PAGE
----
Human Rights Watch: Women’s Rights – Latest news and campaigns regarding women’s rights around the world.

Instituto de la Mujer – Spanish government organ dealing with women’s issues. Provides many statistics regarding violence against women in Spain and the rest of Europe.

No más violencia contra las mujeres – Spanish site developed by Amnisty International.

Stop violence against women – Also by Amnisty International. Dedicated to the 16 days of activism to stop domestic violence.

Women’s Human Rights Resources Programme –  Located at the University of Toronto, Canada. Contains a database of legal resources related to international women’s rights as well as specific Canadian cases.

Not a minute more – Site devoted to the International Day for the Elimination of Violence Against Women created by UNIFEM (United Nations Development Fund for Women).

November 26, 2006 at 6:08 pm 2 comments

A Saturday in Montserrat

What a day. We just now returned from a hike up in Montserrat. It was a great hike, but right now I am really tired. I love the going up but coming down really plays havoc with my knee and right now, my knee is swollen. I’ll have to figure out an exercise to try and strengthen it for downhill treks. OK, I’m too tired to write anymore so I’ll go and work on the photos for this blog.

We were out the door at 7:15 to meet whoever was coming on this hike. We were meeting at Placa Espana near the tower at 8:00. Sebastian, Alex, myself and Zephyr, Naomi’s nephew were the hiking crew. We caught the 8:36 train and arrived in Monistrol de Montserrat an hour later. Last time we were there we took the funicular to the monastery and we missed the beautiful old streets ofMonistrol de Montserrat.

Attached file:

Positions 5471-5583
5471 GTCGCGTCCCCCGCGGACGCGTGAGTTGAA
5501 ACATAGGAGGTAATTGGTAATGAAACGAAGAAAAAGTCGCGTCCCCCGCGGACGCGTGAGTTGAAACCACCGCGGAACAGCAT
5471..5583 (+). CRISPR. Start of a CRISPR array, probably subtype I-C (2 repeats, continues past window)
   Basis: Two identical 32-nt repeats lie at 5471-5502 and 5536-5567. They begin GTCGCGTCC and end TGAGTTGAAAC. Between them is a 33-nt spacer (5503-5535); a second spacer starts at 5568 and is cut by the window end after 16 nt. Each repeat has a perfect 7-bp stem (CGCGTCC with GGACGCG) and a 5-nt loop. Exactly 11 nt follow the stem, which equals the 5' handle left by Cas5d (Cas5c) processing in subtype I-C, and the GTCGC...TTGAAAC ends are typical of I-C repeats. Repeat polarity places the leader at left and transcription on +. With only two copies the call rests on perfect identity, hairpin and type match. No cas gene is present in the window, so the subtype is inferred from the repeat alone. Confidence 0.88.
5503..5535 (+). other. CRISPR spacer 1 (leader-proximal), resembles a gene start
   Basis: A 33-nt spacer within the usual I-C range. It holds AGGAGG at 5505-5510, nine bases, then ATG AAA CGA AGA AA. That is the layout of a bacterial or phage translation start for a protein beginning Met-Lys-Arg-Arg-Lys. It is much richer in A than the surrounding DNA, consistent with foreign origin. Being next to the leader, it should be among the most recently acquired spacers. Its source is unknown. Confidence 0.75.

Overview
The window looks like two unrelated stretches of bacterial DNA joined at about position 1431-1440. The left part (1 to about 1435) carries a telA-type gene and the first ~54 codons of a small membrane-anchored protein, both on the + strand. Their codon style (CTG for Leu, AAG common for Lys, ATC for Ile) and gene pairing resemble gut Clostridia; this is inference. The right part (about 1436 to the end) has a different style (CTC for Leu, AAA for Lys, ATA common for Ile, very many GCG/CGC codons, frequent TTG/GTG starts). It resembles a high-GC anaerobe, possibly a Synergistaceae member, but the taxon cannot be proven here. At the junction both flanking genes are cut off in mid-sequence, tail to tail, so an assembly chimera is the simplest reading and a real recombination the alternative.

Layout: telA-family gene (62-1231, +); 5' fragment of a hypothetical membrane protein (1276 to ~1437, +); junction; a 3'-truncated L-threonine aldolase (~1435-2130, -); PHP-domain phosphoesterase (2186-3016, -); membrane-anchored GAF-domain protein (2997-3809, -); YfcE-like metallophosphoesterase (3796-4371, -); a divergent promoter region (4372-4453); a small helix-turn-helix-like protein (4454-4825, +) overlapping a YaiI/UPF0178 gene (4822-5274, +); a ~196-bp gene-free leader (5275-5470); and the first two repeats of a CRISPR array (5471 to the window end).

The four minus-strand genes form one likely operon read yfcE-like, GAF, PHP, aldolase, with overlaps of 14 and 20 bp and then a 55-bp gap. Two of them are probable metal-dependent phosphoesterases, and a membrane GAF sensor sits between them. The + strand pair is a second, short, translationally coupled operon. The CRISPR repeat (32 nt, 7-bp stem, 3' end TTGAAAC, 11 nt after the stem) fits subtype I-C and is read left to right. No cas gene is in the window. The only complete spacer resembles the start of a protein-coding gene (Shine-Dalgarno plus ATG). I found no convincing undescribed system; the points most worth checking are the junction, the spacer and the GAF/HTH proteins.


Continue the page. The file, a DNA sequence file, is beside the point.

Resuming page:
I wonder about the traffic through these streets 500 years ago.

As soon as we got off the train, the trails were marked. You had to keep your eyes open to catch the markings but they were there. We followed them trhought the town and ended up at the trails GR5 and GR96. The GR (Gran Recorrido (Spanish) or Gran Recorregut (Catalan)) is a network of long-distance footpaths in Europe, mostly in France, Belgium, the Netherlands and Spain. Many GR routes make up part of the longer European walking routes which cross several countries so we are only connecting to a small portion of the trail. GR5 and GR96 are a single trail at this point. We passed an old orchard, and I mean OLD, and the remaining trees assumed some really amazing shapes. This was one of the most gnarled. The reason, it was made up of two trees that had wound around each other.

This old path had two sentries guarding the way. It looked like the entrance to another world and the area had a very mysterious feeling to it.

At the beginning I couldn’t shake the feeling of all the souls that had passed this way before. This trail was also part of the pilgrimage route to the old monastery. It was almost 1000 years old and had seen many pilrims pass this way.